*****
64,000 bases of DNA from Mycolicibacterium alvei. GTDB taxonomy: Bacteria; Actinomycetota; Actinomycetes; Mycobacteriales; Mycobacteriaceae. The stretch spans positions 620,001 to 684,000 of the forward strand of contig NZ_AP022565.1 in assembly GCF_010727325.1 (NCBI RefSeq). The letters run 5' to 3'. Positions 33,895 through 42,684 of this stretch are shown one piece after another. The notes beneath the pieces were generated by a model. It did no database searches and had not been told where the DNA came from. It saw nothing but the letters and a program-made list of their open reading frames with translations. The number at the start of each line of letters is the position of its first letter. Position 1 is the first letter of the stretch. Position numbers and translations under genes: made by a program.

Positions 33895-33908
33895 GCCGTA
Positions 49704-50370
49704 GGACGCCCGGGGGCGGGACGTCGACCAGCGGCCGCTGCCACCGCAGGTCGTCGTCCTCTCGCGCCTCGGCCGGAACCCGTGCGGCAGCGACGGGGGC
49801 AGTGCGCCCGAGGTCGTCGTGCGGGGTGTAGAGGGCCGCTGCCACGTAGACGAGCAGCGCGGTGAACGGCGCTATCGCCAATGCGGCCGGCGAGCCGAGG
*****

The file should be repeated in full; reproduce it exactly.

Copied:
64,000 bases of DNA from Mycolicibacterium alvei. GTDB taxonomy: Bacteria; Actinomycetota; Actinomycetes; Mycobacteriales; Mycobacteriaceae. The stretch spans positions 620,001 to 684,000 of the forward strand of contig NZ_AP022565.1 in assembly GCF_010727325.1 (NCBI RefSeq). The letters run 5' to 3'. Positions 33,895 through 42,684 of this stretch are shown one piece after another. The notes beneath the pieces were generated by a model. It did no database searches and had not been told where the DNA came from. It saw nothing but the letters and a program-made list of their open reading frames with translations. The number at the start of each line of letters is the position of its first letter. Position 1 is the first letter of the stretch. Position numbers and translations under genes: made by a program.

Positions 33895-33908
33895 GCCGTA
Positions 49704-50370
49704 GGACGCCCGGGGGCGGGACGTCGACCAGCGGCCGCTGCCACCGCAGGTCGTCGTCCTCTCGCGCCTCGGCCGGAACCCGTGCGGCAGCGACGGGGGC
49801 AGTGCGCCCGAGGTCGTCGTGCGGGGTGTAGAGGGCCGCTGCCACGTAGACGAGCAGCGCGGTGAACGGCGCTATCGCCAATGCGGCCGGCGAGCCGAGG